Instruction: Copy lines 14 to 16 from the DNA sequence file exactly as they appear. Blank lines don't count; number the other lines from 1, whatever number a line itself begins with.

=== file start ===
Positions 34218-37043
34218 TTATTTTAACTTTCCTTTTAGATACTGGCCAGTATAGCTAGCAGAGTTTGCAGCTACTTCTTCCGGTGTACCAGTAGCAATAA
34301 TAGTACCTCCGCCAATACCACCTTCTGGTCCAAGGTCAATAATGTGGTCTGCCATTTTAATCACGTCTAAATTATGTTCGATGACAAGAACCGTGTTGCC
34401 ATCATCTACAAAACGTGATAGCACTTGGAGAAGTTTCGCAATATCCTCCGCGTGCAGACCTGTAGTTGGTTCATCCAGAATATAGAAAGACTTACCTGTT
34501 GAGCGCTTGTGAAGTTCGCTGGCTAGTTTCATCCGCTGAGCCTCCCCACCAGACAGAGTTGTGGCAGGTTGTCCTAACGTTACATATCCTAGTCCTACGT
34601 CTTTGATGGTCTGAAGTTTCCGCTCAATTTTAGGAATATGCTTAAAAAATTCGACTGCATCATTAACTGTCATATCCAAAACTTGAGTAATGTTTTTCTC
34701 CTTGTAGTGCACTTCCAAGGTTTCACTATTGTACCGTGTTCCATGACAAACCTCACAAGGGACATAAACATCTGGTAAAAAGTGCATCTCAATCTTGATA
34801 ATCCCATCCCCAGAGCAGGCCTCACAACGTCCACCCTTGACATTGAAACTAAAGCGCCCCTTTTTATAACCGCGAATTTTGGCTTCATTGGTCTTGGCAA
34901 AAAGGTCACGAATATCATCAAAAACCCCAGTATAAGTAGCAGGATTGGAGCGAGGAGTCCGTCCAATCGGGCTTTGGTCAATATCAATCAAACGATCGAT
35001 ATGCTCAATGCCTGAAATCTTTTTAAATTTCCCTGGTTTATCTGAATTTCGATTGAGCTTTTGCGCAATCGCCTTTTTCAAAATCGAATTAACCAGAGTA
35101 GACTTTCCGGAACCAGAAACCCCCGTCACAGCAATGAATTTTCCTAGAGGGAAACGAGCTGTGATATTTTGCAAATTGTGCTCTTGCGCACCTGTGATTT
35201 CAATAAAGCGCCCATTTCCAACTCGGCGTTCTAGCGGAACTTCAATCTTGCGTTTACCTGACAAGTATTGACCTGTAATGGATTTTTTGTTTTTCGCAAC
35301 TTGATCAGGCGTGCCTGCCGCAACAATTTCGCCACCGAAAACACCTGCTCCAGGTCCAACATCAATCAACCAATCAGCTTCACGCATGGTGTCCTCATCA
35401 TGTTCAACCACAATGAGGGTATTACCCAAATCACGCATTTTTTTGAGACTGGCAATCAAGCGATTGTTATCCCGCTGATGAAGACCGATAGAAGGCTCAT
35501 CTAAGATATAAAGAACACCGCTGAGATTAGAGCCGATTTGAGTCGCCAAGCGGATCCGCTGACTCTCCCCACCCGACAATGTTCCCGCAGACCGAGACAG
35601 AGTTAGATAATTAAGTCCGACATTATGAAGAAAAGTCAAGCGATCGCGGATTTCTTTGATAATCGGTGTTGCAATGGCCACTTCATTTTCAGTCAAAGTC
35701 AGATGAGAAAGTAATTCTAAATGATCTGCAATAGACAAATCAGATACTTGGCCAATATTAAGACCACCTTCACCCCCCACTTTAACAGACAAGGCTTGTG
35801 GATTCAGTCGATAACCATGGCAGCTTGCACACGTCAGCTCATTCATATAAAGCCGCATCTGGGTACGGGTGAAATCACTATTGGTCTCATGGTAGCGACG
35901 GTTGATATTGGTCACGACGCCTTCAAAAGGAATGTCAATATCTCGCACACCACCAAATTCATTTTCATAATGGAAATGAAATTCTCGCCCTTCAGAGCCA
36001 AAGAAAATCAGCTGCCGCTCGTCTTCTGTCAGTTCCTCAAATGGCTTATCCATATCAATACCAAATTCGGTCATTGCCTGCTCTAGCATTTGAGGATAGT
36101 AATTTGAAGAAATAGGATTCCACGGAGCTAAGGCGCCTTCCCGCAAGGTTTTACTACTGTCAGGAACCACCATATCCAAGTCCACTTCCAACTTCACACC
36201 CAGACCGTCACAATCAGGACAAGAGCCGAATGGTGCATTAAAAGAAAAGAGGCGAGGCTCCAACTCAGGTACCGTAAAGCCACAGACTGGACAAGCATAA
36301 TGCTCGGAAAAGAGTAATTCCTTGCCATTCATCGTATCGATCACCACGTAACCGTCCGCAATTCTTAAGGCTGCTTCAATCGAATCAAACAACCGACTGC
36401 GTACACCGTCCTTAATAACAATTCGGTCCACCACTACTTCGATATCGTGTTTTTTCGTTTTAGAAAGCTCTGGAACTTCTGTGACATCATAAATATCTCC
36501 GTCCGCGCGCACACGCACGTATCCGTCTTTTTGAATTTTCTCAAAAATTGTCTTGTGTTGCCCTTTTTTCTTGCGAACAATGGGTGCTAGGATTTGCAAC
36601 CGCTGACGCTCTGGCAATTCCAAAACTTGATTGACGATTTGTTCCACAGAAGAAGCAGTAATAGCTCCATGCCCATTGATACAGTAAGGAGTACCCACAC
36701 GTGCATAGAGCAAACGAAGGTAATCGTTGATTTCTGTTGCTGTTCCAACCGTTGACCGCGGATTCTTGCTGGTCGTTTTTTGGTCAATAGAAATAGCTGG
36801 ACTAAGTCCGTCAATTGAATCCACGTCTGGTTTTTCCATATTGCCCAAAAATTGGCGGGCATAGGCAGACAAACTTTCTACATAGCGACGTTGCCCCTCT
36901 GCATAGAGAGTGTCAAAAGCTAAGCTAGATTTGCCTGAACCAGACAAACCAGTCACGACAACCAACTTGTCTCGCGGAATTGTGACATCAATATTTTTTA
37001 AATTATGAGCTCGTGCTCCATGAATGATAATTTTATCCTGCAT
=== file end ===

35401 TGTTCAACCACAATGAGGGTATTACCCAAATCACGCATTTTTTTGAGACTGGCAATCAAGCGATTGTTATCCCGCTGATGAAGACCGATAGAAGGCTCAT
35501 CTAAGATATAAAGAACACCGCTGAGATTAGAGCCGATTTGAGTCGCCAAGCGGATCCGCTGACTCTCCCCACCCGACAATGTTCCCGCAGACCGAGACAG
35601 AGTTAGATAATTAAGTCCGACATTATGAAGAAAAGTCAAGCGATCGCGGATTTCTTTGATAATCGGTGTTGCAATGGCCACTTCATTTTCAGTCAAAGTC